• M. Nichole Rylander, Ph.D., associate professor of Mechanical Engineering the Oden Institute

Liver cancer remains an incurable disease that is fatal in the majority of cases, with more than 40,000 new cases estimated to be diagnosed in the U.S. in 2021.

This pilot project will focus on the liver with the interdisciplinary expertise in mathematical modeling, chemistry and interventional radiology at MD Anderson being leveraged to investigate a mechanistic framework for guiding therapy delivery.

“Thermoembolization provides a novel conceptual endovascular approach for treating primary liver tumors,” Fuentes said. “The approach we are taking is unique in that it subjects the target tumor to simultaneous hyperthermia, ischemia and chemical denaturation in a single procedure.”

“My team will determine the contribution of heat, pH, and hypoxia [the absence of enough oxygen in the tissues to sustain bodily functions] in the therapeutic outcome using unique in vitro platforms we have developed here at UT Austin,” Rylander said.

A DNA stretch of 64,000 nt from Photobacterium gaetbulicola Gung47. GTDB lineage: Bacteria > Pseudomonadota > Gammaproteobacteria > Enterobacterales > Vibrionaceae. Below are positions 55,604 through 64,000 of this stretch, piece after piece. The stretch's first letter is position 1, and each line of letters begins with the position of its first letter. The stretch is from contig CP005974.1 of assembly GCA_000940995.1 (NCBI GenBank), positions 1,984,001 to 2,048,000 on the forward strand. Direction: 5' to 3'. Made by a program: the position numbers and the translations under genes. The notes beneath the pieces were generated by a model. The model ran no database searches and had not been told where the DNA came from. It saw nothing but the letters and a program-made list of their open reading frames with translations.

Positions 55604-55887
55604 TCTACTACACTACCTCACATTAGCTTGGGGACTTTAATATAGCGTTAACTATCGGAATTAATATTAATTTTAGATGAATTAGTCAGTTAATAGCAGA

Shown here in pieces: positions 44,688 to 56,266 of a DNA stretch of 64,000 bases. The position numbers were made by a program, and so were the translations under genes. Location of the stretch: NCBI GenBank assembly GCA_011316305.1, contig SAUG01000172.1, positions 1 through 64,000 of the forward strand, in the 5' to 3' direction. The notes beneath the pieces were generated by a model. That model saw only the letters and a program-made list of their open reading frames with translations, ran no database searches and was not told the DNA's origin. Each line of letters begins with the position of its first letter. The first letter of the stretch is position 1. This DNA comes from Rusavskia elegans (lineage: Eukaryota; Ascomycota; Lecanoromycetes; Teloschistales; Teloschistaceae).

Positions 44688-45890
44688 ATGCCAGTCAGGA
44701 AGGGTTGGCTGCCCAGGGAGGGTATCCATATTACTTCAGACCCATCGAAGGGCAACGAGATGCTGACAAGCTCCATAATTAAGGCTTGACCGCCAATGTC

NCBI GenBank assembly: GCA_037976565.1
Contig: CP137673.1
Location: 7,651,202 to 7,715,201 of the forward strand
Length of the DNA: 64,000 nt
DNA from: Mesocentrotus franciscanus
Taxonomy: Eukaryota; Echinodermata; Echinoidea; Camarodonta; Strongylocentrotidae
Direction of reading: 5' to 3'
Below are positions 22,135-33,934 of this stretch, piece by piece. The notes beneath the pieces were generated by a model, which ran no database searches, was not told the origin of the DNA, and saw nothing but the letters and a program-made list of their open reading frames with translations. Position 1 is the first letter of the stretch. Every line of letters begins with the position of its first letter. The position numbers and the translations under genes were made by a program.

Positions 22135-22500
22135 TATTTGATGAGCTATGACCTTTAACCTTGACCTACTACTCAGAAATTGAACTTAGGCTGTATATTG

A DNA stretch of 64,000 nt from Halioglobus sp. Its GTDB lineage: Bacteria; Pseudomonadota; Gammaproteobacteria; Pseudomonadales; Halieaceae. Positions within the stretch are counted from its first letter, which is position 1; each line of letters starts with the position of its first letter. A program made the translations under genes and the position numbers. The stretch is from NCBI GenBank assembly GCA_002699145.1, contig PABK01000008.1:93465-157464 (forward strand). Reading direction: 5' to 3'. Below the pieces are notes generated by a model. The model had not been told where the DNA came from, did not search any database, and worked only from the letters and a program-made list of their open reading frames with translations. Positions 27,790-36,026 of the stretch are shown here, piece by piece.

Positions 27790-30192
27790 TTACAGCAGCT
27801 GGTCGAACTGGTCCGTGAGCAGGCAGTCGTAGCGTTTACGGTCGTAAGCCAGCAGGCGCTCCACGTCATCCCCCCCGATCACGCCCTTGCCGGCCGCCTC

The latest projects include ways for identifying, characterizing and treating prostate cancer, blood-related cancer, liver cancer and skin cancer, highlighting the growing opportunity to bring computational approaches deep into cancer research and care.

Development of advanced machine (deep) learning algorithms to rapidly detect and accurately estimate protein biomarker values in borderline melanocytic lesions

  • Phyu P. Aung, M.D., Ph.D., associate professor of Pathology at MD Anderson